02 February 2015

Egypt Issues Mass Death Sentences

An Egyptian court triggered an international uproar Monday, confirming a death sentence for 183 defendants. The defendants were convicted of murdering 11 police and two civilians in August 2013, Egypt's state-run MENA news agency reported. 
Those deaths came in an attack on a police station. It followed a massive, deadly crackdown by Egyptian forces on supporters of ousted President Mohamed Morsy. 
"Issuing mass death sentences whenever the case involves the killing of police officers now appears to be near-routine policy, regardless of facts and with no attempt to establish individual responsibility," [Hassiba Hadj] Sahraoui [of Amnesty International said]. . . . 
"So far, 415 people have been sentenced to death in four trials for the killing of police officers, while the case against former President Hosni Mubarak, involving the killing of hundreds of protesters during the uprising, has been dropped. To date no security officers have been held to account for the killing of 1,000 protesters in August 2013," the organization said on its website. . . .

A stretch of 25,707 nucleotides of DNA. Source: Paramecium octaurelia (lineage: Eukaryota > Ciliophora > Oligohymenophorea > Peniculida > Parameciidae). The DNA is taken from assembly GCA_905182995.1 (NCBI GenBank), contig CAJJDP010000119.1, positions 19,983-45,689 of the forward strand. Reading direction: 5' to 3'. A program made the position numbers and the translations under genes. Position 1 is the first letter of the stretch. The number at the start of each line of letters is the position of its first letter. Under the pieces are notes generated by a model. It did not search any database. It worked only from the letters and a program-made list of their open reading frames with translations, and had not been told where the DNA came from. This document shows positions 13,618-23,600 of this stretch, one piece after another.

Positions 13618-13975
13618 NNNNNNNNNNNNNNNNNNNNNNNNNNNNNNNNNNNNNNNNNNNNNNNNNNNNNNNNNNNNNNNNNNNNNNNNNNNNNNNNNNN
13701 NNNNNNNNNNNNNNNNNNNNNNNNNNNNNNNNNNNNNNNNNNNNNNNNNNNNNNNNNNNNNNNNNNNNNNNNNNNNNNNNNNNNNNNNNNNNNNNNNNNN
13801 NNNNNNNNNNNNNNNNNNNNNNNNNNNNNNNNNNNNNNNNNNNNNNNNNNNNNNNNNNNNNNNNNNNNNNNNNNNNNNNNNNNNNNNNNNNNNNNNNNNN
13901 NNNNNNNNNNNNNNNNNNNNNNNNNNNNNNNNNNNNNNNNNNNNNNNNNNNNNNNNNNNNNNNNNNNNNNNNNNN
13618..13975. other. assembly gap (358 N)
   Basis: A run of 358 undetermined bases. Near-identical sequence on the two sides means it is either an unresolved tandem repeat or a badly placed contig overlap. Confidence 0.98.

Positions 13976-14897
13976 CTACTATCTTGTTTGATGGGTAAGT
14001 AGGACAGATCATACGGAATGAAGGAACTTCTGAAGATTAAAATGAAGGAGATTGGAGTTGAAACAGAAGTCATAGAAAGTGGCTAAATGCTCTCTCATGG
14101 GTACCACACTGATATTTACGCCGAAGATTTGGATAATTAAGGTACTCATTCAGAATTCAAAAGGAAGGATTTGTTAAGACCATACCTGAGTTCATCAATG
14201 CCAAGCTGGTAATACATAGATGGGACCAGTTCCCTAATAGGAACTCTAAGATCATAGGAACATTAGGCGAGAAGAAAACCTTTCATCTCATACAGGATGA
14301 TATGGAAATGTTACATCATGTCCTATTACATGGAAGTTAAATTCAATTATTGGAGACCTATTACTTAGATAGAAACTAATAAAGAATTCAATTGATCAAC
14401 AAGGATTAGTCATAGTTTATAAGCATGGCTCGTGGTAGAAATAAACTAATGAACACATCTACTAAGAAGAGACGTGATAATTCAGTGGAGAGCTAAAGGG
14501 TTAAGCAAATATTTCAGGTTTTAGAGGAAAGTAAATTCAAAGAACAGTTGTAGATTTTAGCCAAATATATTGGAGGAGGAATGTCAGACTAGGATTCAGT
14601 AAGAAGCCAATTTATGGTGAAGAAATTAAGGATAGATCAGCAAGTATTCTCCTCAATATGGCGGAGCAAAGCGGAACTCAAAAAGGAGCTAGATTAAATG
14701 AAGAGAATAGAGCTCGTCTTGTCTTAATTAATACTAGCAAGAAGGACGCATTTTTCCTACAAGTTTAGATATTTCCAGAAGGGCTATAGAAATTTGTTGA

Thirty-four of the 183 defendants were tried in absentia. All are permitted to appeal.
From CNN.

No country other than China (even runner up, Iran) has executed that 400 more people in a single year in recent times.  No country in the world, even countries like China and Iran which use the death penalty frequently, has imposed the death penalty en masse with some defendants even convicted in absentia in recent times.

The Arab Spring has been, in hindsight, pretty much a total disaster, even though it may presage democratic change in the long run.  It is the 1848 of the Arab World.

1 comment:

andrew said...

According to Sunday's paper, the process of mass trials of people who participated in political rallies is continuing unabated as of early April, two months since the original post here was made.